Amid the climate crisis and unprecedented drought, we examine the industrial dairy industry’s impact on groundwater in the state, as well as on low-income residents, communities of color, and small-scale farms.
August 16, 2012
With nearly 100 percent certainty I can assure you we won’t be hearing President Barack Obama and GOP presidential candidate Mitt Romney, or their respective surrogates, talking about America’s food waste dilemma (or what I and others would describe as a crisis) in the months ahead. That’s too bad since food waste is creating significant social, economic and environmental consequences for the US (and the world).
This growing crisis and the fact that discarded food provides a unique lens through which to view the water/energy/agriculture nexus (a topic of great interest to us here at GRACE and Ecocentric), prompted me to take a closer look at the food that goes uneaten and how it impacts Americans. While researching this trending topic, I learned some interesting facts I thought I’d share.
What a Waste!
1. Between one quarter and one half of the more than 590 billion pounds of food produced each year in the United States is squandered during the farm-to-table supply chain. Using this range, food writer and food waste expert Jonathan Bloom estimates that, every day America wastes enough food to fill the Rose Bowl – the 90,000-seat football stadium in Pasadena, California–and sometimes it’s as much as two stadiums full.
2. Americas’ per capita food waste has increased by 50 percent since 1974.
3. According to the Environmental Protection Agency, in 2010 discarded food represented the single largest component of municipal solid waste reaching landfills and incinerators.
4. Food waste represents a significant cost to local governments (and ultimately taxpayers who already paid for it once as consumers), which is why many municipalities like the City of Santa Monica, California and Charleston County, South Carolina are adopting food waste collection and composting programs.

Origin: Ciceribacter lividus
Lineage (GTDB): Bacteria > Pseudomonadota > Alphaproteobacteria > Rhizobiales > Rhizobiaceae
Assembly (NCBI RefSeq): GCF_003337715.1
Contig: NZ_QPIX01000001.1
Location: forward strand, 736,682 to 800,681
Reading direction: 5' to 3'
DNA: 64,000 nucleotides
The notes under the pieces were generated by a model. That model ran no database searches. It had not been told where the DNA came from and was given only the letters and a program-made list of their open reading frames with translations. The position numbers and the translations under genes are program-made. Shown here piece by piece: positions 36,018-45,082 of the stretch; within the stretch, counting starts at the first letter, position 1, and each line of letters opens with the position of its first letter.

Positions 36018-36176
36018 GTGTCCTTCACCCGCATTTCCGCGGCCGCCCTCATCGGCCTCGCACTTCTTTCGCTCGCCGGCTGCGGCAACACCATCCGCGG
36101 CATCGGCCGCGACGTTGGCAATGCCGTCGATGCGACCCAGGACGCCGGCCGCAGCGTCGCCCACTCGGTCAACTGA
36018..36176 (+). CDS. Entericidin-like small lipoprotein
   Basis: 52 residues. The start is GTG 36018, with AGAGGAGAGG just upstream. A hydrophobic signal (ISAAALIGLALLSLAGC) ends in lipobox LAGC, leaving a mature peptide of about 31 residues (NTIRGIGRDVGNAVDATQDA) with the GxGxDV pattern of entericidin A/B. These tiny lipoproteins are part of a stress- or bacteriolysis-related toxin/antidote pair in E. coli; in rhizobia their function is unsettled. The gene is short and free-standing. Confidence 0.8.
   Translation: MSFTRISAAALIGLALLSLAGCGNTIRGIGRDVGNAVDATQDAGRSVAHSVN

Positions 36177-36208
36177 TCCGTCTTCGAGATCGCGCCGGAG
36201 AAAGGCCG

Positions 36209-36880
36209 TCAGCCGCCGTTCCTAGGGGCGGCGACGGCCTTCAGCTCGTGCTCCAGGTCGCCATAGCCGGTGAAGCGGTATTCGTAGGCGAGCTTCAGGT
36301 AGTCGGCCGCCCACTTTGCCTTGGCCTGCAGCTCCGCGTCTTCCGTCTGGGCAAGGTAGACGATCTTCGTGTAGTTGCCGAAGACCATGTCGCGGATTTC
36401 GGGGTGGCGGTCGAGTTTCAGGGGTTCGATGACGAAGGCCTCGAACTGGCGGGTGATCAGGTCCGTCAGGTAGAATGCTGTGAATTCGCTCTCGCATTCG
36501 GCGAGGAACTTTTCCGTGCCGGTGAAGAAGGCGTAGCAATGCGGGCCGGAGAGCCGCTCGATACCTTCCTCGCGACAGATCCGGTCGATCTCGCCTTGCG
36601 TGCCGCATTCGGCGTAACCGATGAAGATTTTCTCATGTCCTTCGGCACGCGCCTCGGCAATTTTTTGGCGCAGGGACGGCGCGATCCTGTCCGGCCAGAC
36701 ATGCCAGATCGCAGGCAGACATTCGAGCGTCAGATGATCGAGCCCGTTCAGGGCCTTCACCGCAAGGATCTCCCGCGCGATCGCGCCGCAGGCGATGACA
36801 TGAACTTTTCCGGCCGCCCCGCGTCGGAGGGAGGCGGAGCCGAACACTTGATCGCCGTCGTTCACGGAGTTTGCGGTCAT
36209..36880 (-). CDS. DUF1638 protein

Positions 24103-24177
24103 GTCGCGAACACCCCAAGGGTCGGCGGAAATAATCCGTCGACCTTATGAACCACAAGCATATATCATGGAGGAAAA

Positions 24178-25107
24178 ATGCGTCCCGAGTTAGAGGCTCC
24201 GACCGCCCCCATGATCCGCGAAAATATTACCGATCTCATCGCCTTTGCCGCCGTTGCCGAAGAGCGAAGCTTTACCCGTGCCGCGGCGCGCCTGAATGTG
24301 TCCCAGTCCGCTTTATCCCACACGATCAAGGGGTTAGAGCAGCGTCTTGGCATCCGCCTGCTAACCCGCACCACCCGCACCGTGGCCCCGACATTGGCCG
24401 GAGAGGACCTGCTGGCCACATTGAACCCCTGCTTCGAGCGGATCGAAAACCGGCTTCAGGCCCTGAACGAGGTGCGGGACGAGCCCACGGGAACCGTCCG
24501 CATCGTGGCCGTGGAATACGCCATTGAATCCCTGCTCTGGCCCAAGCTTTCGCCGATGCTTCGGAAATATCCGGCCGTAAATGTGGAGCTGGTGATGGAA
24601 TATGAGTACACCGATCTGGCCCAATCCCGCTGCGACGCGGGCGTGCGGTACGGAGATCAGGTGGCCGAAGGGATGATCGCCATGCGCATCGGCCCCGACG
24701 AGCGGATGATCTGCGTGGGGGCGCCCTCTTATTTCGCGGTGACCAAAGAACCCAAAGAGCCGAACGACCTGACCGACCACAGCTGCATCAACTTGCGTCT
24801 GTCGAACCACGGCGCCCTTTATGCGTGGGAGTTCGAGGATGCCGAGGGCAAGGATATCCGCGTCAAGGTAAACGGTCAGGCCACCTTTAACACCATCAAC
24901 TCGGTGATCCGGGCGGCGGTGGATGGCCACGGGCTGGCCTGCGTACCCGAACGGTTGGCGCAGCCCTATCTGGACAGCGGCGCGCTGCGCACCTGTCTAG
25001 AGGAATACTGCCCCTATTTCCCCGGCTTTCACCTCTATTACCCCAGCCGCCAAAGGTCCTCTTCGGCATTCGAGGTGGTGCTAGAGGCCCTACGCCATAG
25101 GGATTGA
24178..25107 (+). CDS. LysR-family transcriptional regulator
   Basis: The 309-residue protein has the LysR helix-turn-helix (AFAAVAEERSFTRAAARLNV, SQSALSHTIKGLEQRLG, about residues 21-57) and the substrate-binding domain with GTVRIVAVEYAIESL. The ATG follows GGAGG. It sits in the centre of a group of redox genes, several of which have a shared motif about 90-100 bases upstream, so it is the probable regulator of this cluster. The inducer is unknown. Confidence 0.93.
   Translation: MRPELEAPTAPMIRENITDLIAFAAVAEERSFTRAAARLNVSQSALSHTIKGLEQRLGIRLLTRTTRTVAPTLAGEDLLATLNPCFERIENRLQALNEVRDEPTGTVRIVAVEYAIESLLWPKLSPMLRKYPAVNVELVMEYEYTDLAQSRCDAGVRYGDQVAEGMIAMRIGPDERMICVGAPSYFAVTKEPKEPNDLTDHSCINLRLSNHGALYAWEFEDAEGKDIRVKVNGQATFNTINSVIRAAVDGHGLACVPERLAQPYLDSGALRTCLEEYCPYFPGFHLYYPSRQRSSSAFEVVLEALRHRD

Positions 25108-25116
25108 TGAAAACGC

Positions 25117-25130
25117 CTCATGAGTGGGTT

5. Food waste is particularly egregious at a time when hunger is a growing problem and an increasing human rights issue. If we wasted just 5 percent less food, it would be enough to feed 4 million Americans; 20 percent less waste could feed 25 million Americans annually.
6. Approximately $100 to $160 billion is spent each year on producing food that is ultimately wasted. (This estimate comes from Jonathan Bloom’s American Wasteland.)
How Food Gets Wasted
7. Crops are sometimes left unharvested because their appearance does not meet strict quality standards required by many supermarkets and expected by consumers.
8. A large portion of food waste occurs in households. The average American throws away 20 pounds of food each month or about two-thirds of a pound per person per day.
9. Fresh products like fish, eggs, milk, fruits and vegetables make up most of household food waste.
10. Much of household food waste is due to spoilage, overcooking, plate waste and over-purchasing. According to new research commissioned by WRAP (an advocacy group established to implement and market recycling in the UK), about two-thirds of annual household waste in the UK is due to food not being used in time, whereas the other one-third is caused by people cooking or serving too much.